How to Gentle Baby Chicks?

canesisters

Songster
8 Years
Aug 18, 2011
2,341
149
246
Virginia
Well.. what I did was to move very slowly - all the time.
I'd reach in slowly, sort of corner one and pick it up. Hold it a while (check for pasty butt, mites, etc) tell it how lovely it's new feathers were, etc. Then when I'd put it back I'd make sort of a cage around it with my fingers so that it could be set on the floor of the brooder but couldn't leave. As long as it tried to flee, I'd keep it gently in place. As soon as it stopped struggling, I'd open my fingers and let it walk away. The fleeing in panic thing seemed to be sort of habit and as soon as they found out that they'd get back to the feed and friends faster by being calm and quiet, the settled right down. I still move slowly when in the run or coop - but mostly because someone is always underfoot and I don't want to step on anyone... well that and also because my roo is a 'teenager' and I'm trying to not set him off (the little hormone crazed bugger)

Chickens have an instinctual fear of movement overhead. If at all possible, try to reach for them from the side.
By the way - LOVELY chicks!!!
 
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kaylee gee

Songster
9 Years
Jul 5, 2012
186
64
181
Connecticut
Well.. what I did was to move very slowly - all the time.
I'd reach in slowly, sort of corner one and pick it up. Hold it a while (check for pasty butt, mites, etc) tell it how lovely it's new feathers were, etc. Then when I'd put it back I'd make sort of a cage around it with my fingers so that it could be set on the floor of the brooder but couldn't leave. As long as it tried to flee, I'd keep it gently in place. As soon as it stopped struggling, I'd open my fingers and let it walk away. The fleeing in panic thing seemed to be sort of habit and as soon as they found out that they'd get back to the feed and friends faster by being calm and quiet, the settled right down. I still move slowly when in the run or coop - but mostly because someone is always underfoot and I don't want to step on anyone... well that and also because my roo is a 'teenager' and I'm trying to not set him off (the little hormone crazed bugger)

Chickens have an instinctual fear of movement overhead. If at all possible, try to reach for them from the side.
By the way - LOVELY chicks!!!

Thanks! Good point about the fear of overhead things! I didn't even think of that. I try this for the next couple weeks and see what happens. Thanks for the advice!
 

kaylee gee

Songster
9 Years
Jul 5, 2012
186
64
181
Connecticut
Just as mentioned above move slowly.In farm stores where there are chicks,don't strike in aand grab one.Like kittens talk soft and be gentle.You can put a board out in the yard and lift it up and give them bugs.They should love it.
They are too young and flighty to go outside right now, and its too cold. my older chickens do love that though! i have several boards throughout the run, and i move them here and there.
 

ChickieBooBoo

Cold Canadian Chick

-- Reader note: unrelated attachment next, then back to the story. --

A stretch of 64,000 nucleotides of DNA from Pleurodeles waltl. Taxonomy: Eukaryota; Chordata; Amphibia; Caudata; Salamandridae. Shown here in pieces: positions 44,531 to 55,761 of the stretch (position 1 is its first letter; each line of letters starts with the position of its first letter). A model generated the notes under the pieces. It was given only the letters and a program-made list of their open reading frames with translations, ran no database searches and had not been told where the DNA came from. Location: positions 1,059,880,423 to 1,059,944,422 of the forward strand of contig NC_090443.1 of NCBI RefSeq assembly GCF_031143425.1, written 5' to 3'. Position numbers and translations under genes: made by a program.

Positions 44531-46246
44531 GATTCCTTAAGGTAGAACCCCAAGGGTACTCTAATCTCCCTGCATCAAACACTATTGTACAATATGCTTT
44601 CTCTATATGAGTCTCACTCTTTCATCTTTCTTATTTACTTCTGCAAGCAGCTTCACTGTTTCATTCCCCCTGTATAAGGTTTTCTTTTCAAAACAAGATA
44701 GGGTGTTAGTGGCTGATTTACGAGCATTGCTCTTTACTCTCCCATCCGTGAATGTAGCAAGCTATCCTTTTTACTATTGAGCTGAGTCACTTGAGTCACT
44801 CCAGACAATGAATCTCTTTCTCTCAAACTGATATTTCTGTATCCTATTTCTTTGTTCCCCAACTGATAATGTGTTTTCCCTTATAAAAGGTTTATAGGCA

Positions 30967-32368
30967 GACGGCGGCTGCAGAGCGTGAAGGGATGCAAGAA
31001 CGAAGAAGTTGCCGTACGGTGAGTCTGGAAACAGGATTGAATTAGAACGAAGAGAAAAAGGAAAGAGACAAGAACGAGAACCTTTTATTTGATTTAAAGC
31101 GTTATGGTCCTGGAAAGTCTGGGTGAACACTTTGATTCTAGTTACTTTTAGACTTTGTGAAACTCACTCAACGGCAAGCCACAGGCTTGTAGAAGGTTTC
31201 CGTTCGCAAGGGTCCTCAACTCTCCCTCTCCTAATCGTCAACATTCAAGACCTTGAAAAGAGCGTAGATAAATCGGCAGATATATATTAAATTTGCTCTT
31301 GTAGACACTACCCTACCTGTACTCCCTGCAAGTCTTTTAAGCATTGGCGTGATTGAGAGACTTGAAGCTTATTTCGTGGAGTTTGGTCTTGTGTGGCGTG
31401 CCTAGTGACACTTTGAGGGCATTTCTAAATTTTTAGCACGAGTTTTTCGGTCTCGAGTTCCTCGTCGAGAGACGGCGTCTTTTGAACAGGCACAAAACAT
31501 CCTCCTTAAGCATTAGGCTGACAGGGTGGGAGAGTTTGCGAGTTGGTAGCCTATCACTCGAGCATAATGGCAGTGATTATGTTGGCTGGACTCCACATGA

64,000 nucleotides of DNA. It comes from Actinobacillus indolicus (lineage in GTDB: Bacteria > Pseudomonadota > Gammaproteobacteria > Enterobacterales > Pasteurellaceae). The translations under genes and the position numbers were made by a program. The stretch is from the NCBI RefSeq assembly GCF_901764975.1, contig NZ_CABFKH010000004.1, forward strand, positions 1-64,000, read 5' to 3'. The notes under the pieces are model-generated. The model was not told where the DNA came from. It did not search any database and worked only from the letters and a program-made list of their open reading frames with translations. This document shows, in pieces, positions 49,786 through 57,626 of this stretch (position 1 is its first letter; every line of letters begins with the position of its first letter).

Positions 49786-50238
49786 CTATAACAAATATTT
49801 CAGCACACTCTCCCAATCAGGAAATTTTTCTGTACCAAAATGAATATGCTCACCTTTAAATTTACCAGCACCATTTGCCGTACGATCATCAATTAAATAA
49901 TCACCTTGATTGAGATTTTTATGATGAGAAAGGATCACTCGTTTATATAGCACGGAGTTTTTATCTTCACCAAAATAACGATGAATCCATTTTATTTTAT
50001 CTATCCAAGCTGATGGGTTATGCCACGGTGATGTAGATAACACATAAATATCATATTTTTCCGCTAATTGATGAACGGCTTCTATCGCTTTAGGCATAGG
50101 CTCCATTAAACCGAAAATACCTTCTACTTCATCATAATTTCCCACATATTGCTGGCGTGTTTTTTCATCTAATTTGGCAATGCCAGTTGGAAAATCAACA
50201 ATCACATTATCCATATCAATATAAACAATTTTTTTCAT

10 Years
Dec 2, 2009
28,316
41
374
Canada
I prefer to wait until they are older before handling them a lot, but I do spend time just sitting in the coop to help them get used to humans being around. Be quiet and slow when working around them too like mentioned.
 

kaylee gee

Songster
9 Years
Jul 5, 2012
186
64
181
Connecticut
I prefer to wait until they are older before handling them a lot, but I do spend time just sitting in the coop to help them get used to humans being around. Be quiet and slow when working around them too like mentioned.
They arent out in a coop, as they are still so young and its so cold out. They are in a brooder in my house. I dont want to wait until they are adults as that would make it much more difficult to tame them. I know this, because i have 4 chickens who I bought as adults back in june who still wont let me touch them.
 

Sally Sunshine

cattywampus
Premium Feather Member
Aug 23, 2012
57,645
11,025
967
PA
Well.. what I did was to move very slowly - all the time.
I'd reach in slowly, sort of corner one and pick it up. Hold it a while (check for pasty butt, mites, etc) tell it how lovely it's new feathers were, etc. Then when I'd put it back I'd make sort of a cage around it with my fingers so that it could be set on the floor of the brooder but couldn't leave. As long as it tried to flee, I'd keep it gently in place. As soon as it stopped struggling, I'd open my fingers and let it walk away. The fleeing in panic thing seemed to be sort of habit and as soon as they found out that they'd get back to the feed and friends faster by being calm and quiet, the settled right down. I still move slowly when in the run or coop - but mostly because someone is always underfoot and I don't want to step on anyone... well that and also because my roo is a 'teenager' and I'm trying to not set him off (the little hormone crazed bugger)

Chickens have an instinctual fear of movement overhead. If at all possible, try to reach for them from the side.
By the way - LOVELY chicks!!!
Chickens have an instinctual fear of movement overhead. If at all possible, try to reach for them from the side.
By the way - LOVELY chicks!!!

x2 and you WANT them to have that instinct! Great suggestions!
 

tomingreeneco

Songster
9 Years
Jun 29, 2010
295
14
113
Greene County, PA
Handle them often and talk to them when you do. I had a small "basket" that I put them in so they can sit up on my desk when I work or watch TV. The more often they see you the friendlier they will become.
 

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